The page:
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Questions to Ask an Equipment Leasing Company

Lease agreement form on a desk.
Whether you own a small startup or you work for a large company, there can be significant advantages in leasing equipment rather than purchasing it. With leased equipment, it’s often easier to upgrade and stay current with new technologies, as your lease only lasts for a specific period of time and you don’t have to worry about disposing of the property. But there are some specific questions you want to ask before you enter into an equipment lease.

Does the Company Understand What Type of Equipment You Need?

Make certain the company you plan to work with understands your business and your needs, and can provide the equipment you need. You also want some confidence that the leasing company will be aware as new technologies emerge that fit your needs.

Are the Leases Negotiable?

As a general rule, equipment companies tend to tell prospective customers that terms are not negotiable — don’t accept that. Terms are always negotiable. You may need to go elsewhere to get the terms you want, or you may choose not to negotiate for other reasons, but there’s nothing wrong with offering a counter-proposal.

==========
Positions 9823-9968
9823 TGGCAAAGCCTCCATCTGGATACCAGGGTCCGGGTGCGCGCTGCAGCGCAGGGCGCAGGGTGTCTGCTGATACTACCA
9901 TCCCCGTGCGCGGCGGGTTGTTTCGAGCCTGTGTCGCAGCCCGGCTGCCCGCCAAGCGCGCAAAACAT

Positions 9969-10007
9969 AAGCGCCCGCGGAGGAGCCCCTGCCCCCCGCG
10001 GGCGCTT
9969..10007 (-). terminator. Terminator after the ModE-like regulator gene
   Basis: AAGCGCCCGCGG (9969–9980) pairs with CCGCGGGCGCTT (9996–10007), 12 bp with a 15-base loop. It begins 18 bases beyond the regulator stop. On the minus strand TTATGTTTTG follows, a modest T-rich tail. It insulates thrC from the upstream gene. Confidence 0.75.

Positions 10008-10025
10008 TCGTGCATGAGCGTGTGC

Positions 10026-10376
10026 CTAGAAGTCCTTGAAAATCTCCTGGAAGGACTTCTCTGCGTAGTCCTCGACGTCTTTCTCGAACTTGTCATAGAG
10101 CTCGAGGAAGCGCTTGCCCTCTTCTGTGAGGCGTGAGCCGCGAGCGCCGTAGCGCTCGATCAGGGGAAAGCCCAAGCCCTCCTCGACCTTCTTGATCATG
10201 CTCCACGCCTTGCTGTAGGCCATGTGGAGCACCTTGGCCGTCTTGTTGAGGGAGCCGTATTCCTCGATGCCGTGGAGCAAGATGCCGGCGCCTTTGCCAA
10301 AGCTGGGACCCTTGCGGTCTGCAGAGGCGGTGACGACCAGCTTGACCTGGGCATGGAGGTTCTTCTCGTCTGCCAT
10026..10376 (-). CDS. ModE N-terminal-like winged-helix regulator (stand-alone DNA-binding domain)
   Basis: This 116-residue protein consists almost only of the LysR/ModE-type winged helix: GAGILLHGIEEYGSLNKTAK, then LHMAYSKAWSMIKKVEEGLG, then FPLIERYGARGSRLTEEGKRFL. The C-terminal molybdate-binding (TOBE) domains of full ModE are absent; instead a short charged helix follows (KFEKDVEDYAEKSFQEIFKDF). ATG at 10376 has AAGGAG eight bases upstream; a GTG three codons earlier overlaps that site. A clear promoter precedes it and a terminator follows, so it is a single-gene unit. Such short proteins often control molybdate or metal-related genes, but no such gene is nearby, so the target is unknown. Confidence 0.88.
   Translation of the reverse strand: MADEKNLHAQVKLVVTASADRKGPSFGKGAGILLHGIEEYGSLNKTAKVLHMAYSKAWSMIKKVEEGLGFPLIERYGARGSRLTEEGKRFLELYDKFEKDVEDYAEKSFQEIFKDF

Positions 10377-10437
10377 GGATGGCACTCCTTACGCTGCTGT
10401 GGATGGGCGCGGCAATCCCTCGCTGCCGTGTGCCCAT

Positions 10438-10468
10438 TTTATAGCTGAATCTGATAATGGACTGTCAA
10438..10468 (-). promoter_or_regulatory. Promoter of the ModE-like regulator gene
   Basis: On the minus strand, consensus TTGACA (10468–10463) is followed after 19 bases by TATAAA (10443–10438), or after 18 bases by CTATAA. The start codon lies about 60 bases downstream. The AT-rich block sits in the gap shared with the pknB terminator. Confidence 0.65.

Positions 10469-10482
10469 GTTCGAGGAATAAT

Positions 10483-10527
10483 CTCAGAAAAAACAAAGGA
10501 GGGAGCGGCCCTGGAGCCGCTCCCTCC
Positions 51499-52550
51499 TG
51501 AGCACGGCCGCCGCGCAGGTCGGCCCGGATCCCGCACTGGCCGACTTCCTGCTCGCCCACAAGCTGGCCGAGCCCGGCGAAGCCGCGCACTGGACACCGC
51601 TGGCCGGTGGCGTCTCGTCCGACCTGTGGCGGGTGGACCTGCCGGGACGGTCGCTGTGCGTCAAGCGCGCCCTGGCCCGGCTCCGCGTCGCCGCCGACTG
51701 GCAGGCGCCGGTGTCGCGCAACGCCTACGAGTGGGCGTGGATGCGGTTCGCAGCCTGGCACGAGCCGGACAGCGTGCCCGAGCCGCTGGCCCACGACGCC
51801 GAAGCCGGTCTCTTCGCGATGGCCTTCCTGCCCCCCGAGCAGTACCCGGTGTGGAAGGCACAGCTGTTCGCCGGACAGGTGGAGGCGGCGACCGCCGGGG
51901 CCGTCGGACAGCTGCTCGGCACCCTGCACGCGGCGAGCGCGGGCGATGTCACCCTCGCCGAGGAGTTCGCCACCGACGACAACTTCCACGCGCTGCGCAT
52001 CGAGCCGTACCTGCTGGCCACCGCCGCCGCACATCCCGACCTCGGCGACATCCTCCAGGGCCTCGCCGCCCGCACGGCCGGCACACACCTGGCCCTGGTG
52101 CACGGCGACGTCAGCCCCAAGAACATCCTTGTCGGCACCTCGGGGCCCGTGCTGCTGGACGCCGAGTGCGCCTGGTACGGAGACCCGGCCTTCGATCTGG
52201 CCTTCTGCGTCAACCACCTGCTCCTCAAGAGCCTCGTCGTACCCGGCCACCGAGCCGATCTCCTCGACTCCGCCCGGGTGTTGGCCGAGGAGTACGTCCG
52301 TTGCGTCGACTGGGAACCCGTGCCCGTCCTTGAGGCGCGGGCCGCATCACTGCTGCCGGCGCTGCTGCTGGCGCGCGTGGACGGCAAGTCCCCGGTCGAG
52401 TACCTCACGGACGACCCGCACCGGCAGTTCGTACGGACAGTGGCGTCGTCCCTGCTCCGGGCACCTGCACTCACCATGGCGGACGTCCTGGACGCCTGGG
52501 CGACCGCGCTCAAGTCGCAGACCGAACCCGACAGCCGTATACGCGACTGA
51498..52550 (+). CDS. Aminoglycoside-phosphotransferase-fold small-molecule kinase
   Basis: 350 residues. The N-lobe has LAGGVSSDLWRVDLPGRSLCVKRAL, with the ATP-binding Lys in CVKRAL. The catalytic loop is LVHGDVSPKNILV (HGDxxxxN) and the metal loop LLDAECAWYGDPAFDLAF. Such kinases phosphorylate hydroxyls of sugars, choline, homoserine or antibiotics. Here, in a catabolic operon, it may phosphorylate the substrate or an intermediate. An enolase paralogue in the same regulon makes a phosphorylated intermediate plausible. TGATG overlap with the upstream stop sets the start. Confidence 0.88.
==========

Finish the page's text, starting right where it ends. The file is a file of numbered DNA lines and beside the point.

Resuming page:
Can You Buy Out the Lease?

Generally, with a “buyout” lease, you have the option of purchasing the equipment at fair market value or for $1.00, at the end of the lease. This can be a real benefit if the technology is unlikely to change and the equipment is not extremely portable.
What Happens If Something Malfunctions or Breaks?

Typically, under UCC-2A, the leasing company will disclaim all warranties and you will need to pursue the vendor or manufacturer to service the equipment and/or address any alleged defects.

Contact the Law Offices of Howard N. Sobel

For professional and knowledgeable legal counsel with a personal approach, contact our office by e-mail or call us at 856-424-6400. We are available evenings and weekends upon request. We take all major credit cards. Home and hospital visits can be arranged for personal injury victims.

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